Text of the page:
...For Democrats and Malloy, settling the case would mean the end of continual headlines about alleged illegal campaign spending and their defiance of an investigatory subpoena with another election approaching in November...

Story in full:

Hearing to continue in Malloy mailings dispute
Nov. 29, 2015  9:45amEST

HARTFORD, Conn. (AP) -- Lawyers for state elections officials and the state Democratic Party will be returning to court in a dispute over whether the party illegally spent money on Gov. Dannel P. Malloy's re-election campaign last year...


From Jon Lender at the Courant Nov. 21, 2015:  "'...At a time when upwards of 90 percent of voters in both major parties say money in politics is a problem, Connecticut Democrats are going backwards toward corruption and the era of John Rowland,' said Karen Hobert-Flynn, senior vice president of the advocacy group Common Cause..."

2015 - House Democrats suggest eliminating Citizen's Election program..."
Cheri Quickmire, executive director of Connecticut’s Common Cause chapter, said voters across the country and in Connecticut want to know candidates are listening to them and not “big money.” She said there are things that need to be fixed, but 'we think the basic model is still viable and is still something we should be utilizing...'”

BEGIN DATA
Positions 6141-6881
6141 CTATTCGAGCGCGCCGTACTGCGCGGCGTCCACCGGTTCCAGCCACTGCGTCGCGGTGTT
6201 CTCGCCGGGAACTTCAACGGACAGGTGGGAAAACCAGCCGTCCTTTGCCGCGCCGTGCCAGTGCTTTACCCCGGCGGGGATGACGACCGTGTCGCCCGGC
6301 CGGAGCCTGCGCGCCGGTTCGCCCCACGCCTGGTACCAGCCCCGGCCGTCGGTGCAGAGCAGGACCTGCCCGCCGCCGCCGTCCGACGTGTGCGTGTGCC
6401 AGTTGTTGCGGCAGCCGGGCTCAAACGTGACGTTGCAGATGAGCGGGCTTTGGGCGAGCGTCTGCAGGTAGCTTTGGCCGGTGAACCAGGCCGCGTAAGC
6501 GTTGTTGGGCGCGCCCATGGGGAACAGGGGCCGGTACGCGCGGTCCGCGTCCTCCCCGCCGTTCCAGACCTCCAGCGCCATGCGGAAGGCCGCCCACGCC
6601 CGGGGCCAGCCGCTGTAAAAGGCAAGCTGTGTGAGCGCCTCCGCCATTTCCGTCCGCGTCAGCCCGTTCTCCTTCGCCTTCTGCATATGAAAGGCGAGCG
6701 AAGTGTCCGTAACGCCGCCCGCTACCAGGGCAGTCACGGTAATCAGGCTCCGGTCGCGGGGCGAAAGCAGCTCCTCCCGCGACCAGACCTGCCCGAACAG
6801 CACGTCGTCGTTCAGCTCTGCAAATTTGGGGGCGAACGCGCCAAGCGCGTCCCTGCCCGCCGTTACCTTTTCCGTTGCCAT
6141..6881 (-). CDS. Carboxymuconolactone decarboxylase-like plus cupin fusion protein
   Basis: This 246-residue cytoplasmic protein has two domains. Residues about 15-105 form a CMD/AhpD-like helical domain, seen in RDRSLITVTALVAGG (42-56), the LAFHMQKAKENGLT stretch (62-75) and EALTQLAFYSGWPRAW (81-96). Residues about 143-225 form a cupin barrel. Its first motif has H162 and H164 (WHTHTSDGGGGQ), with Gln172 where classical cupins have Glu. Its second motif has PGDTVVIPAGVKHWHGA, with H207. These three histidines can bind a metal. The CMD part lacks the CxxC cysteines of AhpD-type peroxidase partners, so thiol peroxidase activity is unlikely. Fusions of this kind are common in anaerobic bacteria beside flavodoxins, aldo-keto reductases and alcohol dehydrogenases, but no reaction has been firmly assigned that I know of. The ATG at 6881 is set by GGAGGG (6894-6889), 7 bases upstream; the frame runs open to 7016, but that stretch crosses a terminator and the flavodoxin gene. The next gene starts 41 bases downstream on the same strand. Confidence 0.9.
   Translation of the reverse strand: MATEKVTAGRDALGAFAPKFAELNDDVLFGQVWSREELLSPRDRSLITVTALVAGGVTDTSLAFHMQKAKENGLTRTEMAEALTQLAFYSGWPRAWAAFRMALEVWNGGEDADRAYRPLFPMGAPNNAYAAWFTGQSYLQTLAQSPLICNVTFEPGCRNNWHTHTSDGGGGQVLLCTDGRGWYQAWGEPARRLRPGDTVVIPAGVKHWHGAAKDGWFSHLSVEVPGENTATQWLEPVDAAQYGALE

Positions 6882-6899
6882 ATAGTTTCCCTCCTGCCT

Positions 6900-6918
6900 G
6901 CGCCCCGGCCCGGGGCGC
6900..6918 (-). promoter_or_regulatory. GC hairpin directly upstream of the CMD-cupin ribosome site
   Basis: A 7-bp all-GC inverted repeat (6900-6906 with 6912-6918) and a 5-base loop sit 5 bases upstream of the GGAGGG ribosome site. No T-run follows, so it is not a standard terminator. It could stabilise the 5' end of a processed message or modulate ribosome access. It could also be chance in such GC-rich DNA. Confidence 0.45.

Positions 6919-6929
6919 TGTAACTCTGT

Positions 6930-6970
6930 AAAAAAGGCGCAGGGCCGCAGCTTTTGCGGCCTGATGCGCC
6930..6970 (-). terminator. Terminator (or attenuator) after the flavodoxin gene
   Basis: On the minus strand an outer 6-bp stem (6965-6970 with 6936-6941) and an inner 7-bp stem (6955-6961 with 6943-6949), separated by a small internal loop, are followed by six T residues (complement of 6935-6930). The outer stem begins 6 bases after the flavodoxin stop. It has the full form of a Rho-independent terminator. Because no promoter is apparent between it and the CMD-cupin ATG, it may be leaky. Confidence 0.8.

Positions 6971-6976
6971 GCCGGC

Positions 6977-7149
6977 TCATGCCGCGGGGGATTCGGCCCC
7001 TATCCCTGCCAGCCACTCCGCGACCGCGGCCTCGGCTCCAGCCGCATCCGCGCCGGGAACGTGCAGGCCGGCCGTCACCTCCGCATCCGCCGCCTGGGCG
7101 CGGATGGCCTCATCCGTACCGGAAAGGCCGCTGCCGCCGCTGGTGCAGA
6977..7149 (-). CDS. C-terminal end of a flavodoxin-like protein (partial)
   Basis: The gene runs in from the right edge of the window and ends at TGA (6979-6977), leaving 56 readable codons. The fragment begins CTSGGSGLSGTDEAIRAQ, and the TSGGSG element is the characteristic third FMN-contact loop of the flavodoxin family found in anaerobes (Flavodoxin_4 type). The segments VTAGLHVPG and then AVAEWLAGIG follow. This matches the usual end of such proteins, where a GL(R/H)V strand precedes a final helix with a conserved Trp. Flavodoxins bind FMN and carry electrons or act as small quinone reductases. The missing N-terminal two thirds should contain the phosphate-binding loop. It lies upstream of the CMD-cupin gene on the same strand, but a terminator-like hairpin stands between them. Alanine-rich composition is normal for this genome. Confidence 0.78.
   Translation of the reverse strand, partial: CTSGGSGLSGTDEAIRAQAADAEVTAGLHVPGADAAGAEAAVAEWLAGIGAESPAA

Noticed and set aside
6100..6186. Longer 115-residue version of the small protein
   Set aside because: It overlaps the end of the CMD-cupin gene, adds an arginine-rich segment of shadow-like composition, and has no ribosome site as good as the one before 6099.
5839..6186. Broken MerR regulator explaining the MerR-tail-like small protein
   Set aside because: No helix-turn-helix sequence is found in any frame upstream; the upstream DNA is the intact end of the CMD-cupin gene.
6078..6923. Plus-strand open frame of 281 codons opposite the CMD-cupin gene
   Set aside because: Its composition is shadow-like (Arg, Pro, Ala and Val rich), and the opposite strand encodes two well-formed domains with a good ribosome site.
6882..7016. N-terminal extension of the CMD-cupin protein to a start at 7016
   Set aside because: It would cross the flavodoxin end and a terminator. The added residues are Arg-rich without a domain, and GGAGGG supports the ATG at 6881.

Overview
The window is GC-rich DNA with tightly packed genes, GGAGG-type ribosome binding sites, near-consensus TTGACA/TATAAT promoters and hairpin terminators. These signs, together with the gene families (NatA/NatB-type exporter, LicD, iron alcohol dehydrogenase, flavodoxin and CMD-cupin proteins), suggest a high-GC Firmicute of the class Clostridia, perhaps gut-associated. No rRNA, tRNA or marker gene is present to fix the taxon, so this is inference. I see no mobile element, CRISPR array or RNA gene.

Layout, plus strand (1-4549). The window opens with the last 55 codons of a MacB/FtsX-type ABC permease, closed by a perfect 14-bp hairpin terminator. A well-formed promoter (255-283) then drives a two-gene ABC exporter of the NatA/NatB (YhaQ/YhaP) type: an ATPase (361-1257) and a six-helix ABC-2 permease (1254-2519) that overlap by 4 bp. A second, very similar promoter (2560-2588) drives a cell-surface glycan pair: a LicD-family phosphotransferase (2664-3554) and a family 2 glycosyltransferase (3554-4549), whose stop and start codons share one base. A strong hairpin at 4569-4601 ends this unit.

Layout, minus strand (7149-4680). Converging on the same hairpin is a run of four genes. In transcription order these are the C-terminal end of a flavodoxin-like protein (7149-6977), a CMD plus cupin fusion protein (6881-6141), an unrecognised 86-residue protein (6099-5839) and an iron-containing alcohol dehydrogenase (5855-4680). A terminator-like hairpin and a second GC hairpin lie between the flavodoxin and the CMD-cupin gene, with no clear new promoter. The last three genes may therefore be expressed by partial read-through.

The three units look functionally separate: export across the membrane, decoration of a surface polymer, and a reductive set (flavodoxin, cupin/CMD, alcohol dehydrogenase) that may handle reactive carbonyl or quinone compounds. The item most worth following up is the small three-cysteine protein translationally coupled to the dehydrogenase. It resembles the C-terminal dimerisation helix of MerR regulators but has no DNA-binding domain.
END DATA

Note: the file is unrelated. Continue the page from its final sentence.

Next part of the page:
Article in full:

Campaign finance is an issue that merges with F.O.I. law - disclosure and timely disclosure can make a difference on elections, which in turn, affect political patronage.

RALLY:  April 12, 2014

Picture Story:

The people first.

Mother and daughter in league together to protest recent Supreme Court ruling on campaign finance.

Politicians second.

All three who came spoke: Rep. Fawcett, Rep. Steinberg and Rep. Hwang (above - link added Feb. 27, 2015).